• The consent service returns a consent token to SP1. This provides the Service Provider with ability to recall the consent details in the future.

Use case 2 - Consent for two service providers

Many of the steps in this use case are similar to those for the single service provider use case. The key difference is that the second service provider, which only participates via a web service, has the ability to check with the consent service that the Service User has provided an applicable consent. Following this check, the data exchange can be completed.

A summary of steps and highlights are as follows:

  • The Service User navigates to SP1 and is authenticated at the requisite step by the logon service. During the business process, the user triggers a condition that requires an identity attributes to be exchanged with SP2.
  • Before the exchange can take place, the Service User needs to provide consent. In this scenario, the sharing conditions have been agreed between SP1 and SP2 and the relevant details recorded with the consent service. When the user selects the standard label, SP1 requests the data from the consent service and displays the label.

  • After the Service User has read the sharing conditions and provided consent, SP1 needs to request iCMS to provide an opaque token to be used for storing the consent at consent service.
  • SP1 retrieves the logon attributes token and sends this in a security token issue request to the iCMS to be used at the consent service.
  • The iCMS processes the request and returns an opaque token containing FLT SP1 and a copy of the original logon attributes (strength, authentication time, and expiry).
  • SP1 sends the opaque token and the consent details via a web service request to the consent service.
  • The consent service cannot read the opaque token and consequently makes an STS validate request to iCMS. This allows the consent service to redeem a logon token for its own privacy domain FLT CS which it can now use to pseudonymously record the consent event for future reference by the user or the service provider on the user’s behalf.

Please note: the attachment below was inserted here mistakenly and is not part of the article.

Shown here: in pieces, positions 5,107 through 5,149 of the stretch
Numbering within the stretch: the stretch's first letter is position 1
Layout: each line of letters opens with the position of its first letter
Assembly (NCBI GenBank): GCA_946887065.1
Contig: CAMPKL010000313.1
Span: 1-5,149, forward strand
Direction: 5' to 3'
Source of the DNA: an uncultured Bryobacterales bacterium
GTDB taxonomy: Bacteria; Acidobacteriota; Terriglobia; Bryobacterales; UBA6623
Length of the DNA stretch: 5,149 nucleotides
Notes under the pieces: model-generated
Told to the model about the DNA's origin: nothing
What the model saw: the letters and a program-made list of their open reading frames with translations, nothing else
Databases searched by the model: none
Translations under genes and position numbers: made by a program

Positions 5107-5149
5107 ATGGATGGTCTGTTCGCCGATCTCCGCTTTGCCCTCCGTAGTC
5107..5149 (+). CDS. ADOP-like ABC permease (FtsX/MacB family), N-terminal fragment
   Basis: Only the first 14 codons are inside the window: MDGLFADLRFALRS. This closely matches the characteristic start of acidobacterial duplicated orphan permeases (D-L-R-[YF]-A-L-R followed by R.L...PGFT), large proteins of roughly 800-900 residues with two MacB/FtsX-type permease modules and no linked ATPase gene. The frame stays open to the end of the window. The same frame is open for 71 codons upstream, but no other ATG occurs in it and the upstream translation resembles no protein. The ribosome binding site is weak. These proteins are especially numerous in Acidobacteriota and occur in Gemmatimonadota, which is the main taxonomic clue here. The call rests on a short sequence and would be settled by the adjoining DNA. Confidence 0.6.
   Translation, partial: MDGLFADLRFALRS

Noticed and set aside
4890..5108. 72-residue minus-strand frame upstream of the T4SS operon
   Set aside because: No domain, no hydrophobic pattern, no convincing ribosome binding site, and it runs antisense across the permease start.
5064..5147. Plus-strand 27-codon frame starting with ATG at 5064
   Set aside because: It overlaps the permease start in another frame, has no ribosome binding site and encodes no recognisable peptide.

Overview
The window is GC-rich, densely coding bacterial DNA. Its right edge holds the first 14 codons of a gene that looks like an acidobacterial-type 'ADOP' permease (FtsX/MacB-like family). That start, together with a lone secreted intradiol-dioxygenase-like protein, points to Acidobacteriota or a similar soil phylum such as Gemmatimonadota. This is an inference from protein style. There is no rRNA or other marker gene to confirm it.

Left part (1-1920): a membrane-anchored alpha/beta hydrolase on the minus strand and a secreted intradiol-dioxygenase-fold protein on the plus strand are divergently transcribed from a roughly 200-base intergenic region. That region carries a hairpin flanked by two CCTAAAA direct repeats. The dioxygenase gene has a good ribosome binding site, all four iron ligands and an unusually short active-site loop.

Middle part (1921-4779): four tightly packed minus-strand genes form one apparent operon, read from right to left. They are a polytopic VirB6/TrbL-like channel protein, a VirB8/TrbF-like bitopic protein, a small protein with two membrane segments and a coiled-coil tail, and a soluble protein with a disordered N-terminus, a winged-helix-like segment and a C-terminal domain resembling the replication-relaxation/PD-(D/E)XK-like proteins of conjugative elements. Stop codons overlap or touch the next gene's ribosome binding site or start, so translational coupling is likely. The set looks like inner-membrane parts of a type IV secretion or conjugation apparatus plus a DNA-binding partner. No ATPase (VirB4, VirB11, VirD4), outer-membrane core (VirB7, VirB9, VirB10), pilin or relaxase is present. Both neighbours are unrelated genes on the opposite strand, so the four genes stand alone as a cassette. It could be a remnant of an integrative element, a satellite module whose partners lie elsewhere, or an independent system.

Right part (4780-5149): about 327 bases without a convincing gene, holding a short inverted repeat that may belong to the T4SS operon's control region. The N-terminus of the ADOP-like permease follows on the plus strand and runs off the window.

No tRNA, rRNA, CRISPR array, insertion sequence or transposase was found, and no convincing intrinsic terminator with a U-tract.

• The consent service returns a consent token to SP1. This provides the Service Provider with ability to audit and recall the consent details in the future.
  • To complete the personal information exchange with SP2, SP1 needs to obtain another opaque token for use with SP2. SP1 again uses the logon attributes token and sends an STS issue request to iCMS which returns the applicable opaque token.
  • SP1 sends the opaque token to SP2 via a web service call along with the request to exchange personal data.
  • SP2 makes an STS validate request to iCMS which returns the local logon token FLT SP2 . Typically the Service User would already have been authenticated at SP2, but under certain conditions SP2 might accept some identity information from SP1 and “auto-federate” the user.
  • If SP2 has sufficient trust that SP1 collected the required consent, then the data could be exchanged with SP1 at this point. If SP2 needs to check the consent, then it must opt to contact the consent service.
  • SP2 makes a STS issue request to the iCMS using the redeem token earlier received from iCMS and receives an opaque token for use at the consent service. SP2 makes a consent check request to the consent service using the opaque token. Consent service makes a validate request to iCMS and redeems the applicable FLT CS . The consent service returns the consent token to SP2. SP2 checks the consent and exchanges the personal data with SP1.

Use case 3 - Consents with assertion service

While the component flows in this use case are similar to the one and two service provider use cases, the key difference is the brokering role of the assertion service and the associated RealMe dashboard. In this information sharing scenario, the Service User is primarily interacting with the broker and not with the requesting service provider or the one or more identity attribute providers.

In this context, the central role of the consent service is a necessary ingredient to the implementation of the privacy protective and user-centric information sharing model. It’s difficult for SP1 to collect the relevant consents as the service provider does not have a direct relationship with the IAPs. It’s not possible for the Service User to supply consent at each of the IAPs as the credentials are only asserted via web services rather than browser redirect.

The steps in this use case are as follows:

  • The Service User navigates to a service provider’s online service (SP1).
  • The Service User triggers a step in the business process that allows for online assertion of identity attributes. Depending on the particular online service, the service provider may or may not have required the Service User to be authenticated.

  • The Service User chooses to use the “RealMe dashboard” method to verify their details online.
  • SP1 creates a SAML assertion request specifying that identity and address are required and redirects the user’s browser to the assertion service.